Jesus Himself definitely called death a sleep when talking about Lazarus.  When He called him from the grave, He didn’t say, “Come down” – He said, “Lazarus, come forth.”  He had told the disciples that Lazarus was asleep, but a little later He finally had to say plainly, “Lazarus is dead.”  Read John 11.  Read for yourself Eccl. 9:5 or go online to  It is dangerous to believe otherwise.  Spiritualism is from the archenemy of God and is dangerous, and if you have thoughts of contacting mediums or psychics, you will be getting into very close contact with the devil himself who can appear as an angel of light or your relative or anyone he wants to pretend he is, and he knows all our secrets and so can convince the gullible that they are seeing someone they have loved in the past.  If people go directly to heaven when they die, Jesus is no longer needed for a resurrection at His 2nd coming.  I think we all ought to listen to Alex’s advice and study the Bible for ourselves.

Someone said that Alex’s book would still have sold if they said it was just the imagination of a six-year-old boy.  It still would probably have sold millions.  Look at the Left Behind series.  It SAYS it is fiction but some churches have made it into doctrine! Make sure that what you are hearing or watching or reading matches what the Bible says and you won’t go wrong.  (Some of my information came from a News Commentary entitled “Heavenly Hoax: How a 6-Year-Old Boy Fooled the World” by John Bradshaw, speaker and director of It Is Written in the April 2015 Adventist World – NAD, page 6 and 7.


1040 For Peace

The Gilmer Free Press

In the fiscal calendar this is Tax Time. In my church calendar it is the season of Easter, the holiest time of the year for all Christians. For my Jewish brothers and sisters it is Passover season. By my garden’s reckoning it is Spring.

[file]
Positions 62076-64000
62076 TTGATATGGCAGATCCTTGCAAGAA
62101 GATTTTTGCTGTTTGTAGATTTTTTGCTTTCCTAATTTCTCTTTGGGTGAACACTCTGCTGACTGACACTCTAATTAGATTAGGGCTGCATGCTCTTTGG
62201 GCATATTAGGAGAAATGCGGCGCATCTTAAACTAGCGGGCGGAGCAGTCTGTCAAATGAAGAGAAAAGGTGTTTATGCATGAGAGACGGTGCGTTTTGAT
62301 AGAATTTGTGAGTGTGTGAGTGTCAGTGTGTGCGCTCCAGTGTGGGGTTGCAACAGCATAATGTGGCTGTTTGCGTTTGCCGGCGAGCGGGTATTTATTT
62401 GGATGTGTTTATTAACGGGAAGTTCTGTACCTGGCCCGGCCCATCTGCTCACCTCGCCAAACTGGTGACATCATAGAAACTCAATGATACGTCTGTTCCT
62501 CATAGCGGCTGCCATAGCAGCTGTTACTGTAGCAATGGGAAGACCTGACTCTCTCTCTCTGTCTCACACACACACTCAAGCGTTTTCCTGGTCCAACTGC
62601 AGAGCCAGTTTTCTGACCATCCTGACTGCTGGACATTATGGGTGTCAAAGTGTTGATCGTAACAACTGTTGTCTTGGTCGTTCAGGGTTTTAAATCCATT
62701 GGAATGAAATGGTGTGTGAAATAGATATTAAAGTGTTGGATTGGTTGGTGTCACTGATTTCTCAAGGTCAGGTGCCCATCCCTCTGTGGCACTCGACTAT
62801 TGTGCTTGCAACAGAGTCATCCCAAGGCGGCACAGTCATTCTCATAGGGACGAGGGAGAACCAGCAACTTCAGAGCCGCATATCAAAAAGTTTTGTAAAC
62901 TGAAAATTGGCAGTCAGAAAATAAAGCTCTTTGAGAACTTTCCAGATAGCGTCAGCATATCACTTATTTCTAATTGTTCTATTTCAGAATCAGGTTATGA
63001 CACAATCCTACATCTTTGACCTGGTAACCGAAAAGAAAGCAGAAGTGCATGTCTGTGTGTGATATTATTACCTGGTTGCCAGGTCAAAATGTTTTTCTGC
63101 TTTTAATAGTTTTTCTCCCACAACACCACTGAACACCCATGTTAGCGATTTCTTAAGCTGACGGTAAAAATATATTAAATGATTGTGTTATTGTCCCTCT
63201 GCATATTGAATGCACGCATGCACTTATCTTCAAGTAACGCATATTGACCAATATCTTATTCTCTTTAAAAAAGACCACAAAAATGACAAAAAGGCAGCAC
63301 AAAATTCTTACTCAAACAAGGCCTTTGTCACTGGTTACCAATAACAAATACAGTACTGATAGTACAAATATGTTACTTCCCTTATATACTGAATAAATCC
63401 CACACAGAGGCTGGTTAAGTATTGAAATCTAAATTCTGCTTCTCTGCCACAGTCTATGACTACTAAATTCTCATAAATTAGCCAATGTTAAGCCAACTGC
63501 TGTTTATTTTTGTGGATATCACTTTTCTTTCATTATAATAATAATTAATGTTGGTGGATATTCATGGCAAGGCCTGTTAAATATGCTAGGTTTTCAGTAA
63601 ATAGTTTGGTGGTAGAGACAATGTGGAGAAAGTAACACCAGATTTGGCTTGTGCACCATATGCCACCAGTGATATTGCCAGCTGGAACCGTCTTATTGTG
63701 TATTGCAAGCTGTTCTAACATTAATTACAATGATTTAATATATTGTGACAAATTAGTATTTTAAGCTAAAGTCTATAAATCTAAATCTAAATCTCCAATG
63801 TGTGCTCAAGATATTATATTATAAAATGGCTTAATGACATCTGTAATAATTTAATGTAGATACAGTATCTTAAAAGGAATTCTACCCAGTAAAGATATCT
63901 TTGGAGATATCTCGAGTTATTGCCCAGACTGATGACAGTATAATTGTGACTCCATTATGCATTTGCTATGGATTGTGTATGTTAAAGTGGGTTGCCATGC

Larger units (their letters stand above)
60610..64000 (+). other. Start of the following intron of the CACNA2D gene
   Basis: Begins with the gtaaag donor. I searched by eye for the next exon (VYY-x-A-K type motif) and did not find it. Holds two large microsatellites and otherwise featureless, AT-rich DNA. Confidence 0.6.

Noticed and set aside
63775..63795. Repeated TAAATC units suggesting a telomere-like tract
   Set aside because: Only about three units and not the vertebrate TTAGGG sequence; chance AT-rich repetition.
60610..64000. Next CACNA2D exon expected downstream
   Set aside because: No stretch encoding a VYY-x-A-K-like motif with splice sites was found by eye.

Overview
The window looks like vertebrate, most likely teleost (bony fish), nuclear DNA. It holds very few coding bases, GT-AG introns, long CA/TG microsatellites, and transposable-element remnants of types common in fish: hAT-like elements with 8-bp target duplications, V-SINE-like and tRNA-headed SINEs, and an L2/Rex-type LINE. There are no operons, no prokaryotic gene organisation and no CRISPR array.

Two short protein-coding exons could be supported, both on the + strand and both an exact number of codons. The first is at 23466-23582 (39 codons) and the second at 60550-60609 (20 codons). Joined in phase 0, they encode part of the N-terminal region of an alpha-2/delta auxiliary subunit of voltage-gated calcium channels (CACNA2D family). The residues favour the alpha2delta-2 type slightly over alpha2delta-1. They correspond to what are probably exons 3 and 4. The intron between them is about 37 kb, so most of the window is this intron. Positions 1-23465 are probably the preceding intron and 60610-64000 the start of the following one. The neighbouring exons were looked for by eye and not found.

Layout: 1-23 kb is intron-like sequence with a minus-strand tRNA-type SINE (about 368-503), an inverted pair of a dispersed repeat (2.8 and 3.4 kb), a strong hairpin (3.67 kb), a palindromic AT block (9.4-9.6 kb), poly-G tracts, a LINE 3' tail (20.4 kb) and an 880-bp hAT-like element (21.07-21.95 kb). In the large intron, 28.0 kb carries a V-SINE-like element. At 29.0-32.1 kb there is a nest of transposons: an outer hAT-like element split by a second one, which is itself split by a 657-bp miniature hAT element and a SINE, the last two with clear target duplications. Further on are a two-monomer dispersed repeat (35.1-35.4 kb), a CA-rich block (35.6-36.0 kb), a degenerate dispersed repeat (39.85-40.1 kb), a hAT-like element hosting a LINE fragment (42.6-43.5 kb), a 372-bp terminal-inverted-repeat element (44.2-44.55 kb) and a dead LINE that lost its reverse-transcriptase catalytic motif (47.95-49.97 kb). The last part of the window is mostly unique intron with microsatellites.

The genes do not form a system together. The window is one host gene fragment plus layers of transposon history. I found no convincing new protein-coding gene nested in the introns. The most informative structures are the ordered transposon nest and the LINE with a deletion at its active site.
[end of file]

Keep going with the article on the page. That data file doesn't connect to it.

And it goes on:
There is a certain irony that resurrection time parallels Tax Day for I have just meditated on gospel passages reminding me of Jesus driving the money changers out of the temple followed by his arrest, judgment and execution by the state. It is with this background that each year I am expected to file my federal taxes to share the costs of government expected of all citizens. I do file each year but each time I find myself asking, as I am sure you do also: What does my tax dollar buy?

Unfortunately I have found ever since I began working that the U.S. tax dollar is disproportionately paying for war: past, present and future. This year that amounts to 40 percent. During the Vietnam War, I was issued a Draft card and notified to report for military duty. It was my obligation to fight. I reported to the Armed Forces Entrance and Examination Station at 39 Whitehall Street in lower Manhattan but when issued an order to “take one step forward and join the finest fighting force the world has ever seen, the United States Army,” I refused.

My mother thought I was crazy. She told me I had ruined my life, dishonored our family, and deserved to be prosecuted and put in jail. Five years and $10,000.00 was the penalty for induction refusal.

I had wanted to join the military and fight in ‘Nam when I graduated from high school but a college scholarship and family pressure sent me off to college. I encountered a History professor who had served in the German Army during World War II. The question he asked each of us was: “What would you have done, if you had been ordered to serve in Hitler’s army during that period?”

On my Induction day in 1970 I answered that question by refusing to step forward and fight in what my conscience told me was an unjust war. As fate would have it, I am once again confronted with that challenge each April 15th when I am asked to pay my taxes with the largest percentage going to current and past and future wars. As a conscientious objector to war, I believe that paying for war is participation in war. That is something that my religious beliefs forbid.

And so this year as I have done for four decades I will file my taxes. I will pay for roads, health care, social programs, government operations, education, etc. But I will also refuse a portion of my tax debt. I will withhold $10.40 of my taxes owed as a symbol of my refusal to participate in war with either my body or my money. I will join with 1040 for Peace members who choose to support peaceful alternatives to war by donating that money to groups that work for peace and justice.

~~  Jack Payden-Travers, Lynchburg, VA -  Director of the National Campaign for a Peace Tax Fund in Washington, D.C.  ~~